At first glance, the May retail sales figures released by the Census Bureau this morning are an unalloyed negative. On a seasonally adjusted basis, sales fell .2 percent from April, although they were up 5.3 percent from May 2011. That's bad news. The U.S. is a consumer-driven economy. And with business investment and exports slowing down a bit, the expansion has reached a stage at which we really need robust consumer spending to drive growth. May's report will likely cause analysts to ratchet down their already-weak expectations for second quarter growth, and will push the double-dippers to proclaim a second recession is upon us.
But a look inside the numbers reveals something of a silver lining. In its report, Census breaks down spending by dozens of categories: grocery stores, auto dealers, men's clothing stores, etc. So it's easy to track how different sectors and areas contributed to — or detracted from — sales growth in the quarter.
Overall, retail sales in May came in at $404.596 billion, down from $405.287 billion in April. Americans thus spent $691 million less at all retail outlets in May than they did in April. That's a fair amount of lost economic activity. Now go look at the line for "gasoline stations." In April, Americans spent $45.871 billion at gasoline stations. In May, that figure fell to $44.873 billion. That's a one-month decline of $998 million, and it more than accounts for the entire decline. In fact, in May, retail sales at outlets not including gasoline stations actually rose by $307 million.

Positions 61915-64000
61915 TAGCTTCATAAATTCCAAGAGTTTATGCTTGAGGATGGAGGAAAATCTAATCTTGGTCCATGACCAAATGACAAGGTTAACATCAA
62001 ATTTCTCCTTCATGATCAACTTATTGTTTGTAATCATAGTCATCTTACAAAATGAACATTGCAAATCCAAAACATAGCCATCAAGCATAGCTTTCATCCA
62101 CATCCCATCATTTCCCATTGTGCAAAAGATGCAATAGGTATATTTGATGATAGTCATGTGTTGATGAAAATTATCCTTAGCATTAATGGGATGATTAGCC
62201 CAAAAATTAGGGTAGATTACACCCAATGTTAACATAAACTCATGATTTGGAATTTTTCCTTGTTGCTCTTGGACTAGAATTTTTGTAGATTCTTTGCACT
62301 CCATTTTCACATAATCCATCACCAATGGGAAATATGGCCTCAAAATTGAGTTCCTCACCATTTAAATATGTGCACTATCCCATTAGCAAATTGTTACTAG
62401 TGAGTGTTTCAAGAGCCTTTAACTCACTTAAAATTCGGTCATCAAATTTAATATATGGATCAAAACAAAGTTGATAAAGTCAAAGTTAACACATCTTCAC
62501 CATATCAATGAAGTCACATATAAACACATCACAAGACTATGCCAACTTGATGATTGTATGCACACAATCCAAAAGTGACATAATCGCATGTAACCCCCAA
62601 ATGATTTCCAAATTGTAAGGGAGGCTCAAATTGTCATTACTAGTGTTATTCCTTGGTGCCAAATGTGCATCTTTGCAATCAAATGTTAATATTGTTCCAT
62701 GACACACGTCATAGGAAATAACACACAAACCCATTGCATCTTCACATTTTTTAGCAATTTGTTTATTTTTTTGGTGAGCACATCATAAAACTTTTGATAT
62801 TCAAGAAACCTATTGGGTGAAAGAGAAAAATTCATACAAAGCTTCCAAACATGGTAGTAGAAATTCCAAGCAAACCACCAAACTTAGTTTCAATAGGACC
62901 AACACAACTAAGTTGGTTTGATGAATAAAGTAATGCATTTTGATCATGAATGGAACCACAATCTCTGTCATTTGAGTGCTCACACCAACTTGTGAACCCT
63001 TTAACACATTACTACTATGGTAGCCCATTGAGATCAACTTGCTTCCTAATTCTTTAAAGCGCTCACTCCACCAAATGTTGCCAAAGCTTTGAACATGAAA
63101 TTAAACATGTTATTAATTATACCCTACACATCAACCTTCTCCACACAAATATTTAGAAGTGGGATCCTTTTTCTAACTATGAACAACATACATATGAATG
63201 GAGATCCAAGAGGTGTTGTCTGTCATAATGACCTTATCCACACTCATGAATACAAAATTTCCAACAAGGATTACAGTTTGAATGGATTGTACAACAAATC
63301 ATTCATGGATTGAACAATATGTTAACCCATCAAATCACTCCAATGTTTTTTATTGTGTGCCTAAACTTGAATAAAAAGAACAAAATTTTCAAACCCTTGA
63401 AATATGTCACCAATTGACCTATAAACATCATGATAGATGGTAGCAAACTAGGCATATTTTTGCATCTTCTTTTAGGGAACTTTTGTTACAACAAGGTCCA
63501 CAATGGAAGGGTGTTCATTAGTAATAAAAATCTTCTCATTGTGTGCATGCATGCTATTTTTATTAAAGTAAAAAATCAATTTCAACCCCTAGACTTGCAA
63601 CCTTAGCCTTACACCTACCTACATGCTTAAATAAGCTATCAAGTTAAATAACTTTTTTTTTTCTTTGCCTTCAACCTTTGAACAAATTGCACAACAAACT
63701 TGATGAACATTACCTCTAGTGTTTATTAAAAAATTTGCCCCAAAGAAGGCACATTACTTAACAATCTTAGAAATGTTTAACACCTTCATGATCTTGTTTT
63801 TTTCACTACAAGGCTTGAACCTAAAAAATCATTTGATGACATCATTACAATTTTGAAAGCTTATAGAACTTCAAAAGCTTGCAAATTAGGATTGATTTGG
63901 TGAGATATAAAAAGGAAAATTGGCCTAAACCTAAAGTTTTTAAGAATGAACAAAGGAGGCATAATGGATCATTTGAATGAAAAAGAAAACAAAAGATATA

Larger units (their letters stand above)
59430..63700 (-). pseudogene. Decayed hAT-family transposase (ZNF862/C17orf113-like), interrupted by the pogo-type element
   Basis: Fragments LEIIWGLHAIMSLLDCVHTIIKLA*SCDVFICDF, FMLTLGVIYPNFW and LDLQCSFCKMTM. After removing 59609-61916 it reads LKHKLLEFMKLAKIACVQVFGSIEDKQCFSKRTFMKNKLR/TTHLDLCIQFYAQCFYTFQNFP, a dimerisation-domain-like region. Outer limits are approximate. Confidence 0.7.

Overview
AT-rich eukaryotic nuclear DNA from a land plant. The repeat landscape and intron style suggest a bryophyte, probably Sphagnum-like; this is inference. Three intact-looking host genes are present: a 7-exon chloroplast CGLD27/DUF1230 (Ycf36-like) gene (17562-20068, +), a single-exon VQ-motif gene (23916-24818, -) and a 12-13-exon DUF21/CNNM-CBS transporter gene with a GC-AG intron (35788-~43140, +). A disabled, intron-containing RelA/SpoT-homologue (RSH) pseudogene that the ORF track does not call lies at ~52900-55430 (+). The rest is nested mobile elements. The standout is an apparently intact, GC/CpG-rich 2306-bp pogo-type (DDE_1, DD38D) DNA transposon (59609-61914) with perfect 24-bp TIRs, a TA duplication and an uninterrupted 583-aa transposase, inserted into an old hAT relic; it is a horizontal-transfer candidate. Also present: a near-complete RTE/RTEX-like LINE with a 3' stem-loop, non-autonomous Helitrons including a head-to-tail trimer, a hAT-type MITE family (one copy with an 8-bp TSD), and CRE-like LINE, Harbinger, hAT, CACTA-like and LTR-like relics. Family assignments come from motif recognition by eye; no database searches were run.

The decline in spending at gasoline stations is largely a function of the declining price of oil. But it also has something to do with the fact that with each passing month, the U.S. auto fleet becomes marginally more efficient. All things being equal, when people spend less at the pump, they tend to have some extra money to spend elsewhere. And that's what seemed to happen in both April and May. Between March and May, monthly spending at gasoline stations fell $1.644 billion; in the same period, overall retail sales have fallen by $1.6 billion.
This is not to say that retail sales aren't showing signs of weakness. They are. But on a year-over-year basis, retail sales are rising at a healthy clip. Meanwhile, consumers are putting a smaller fraction of their discretionary income and spending into their gas tanks.
Daniel Gross is economics editor at Yahoo! Finance
Follow him on Twitter @grossdm; email him at firstname.lastname@example.org
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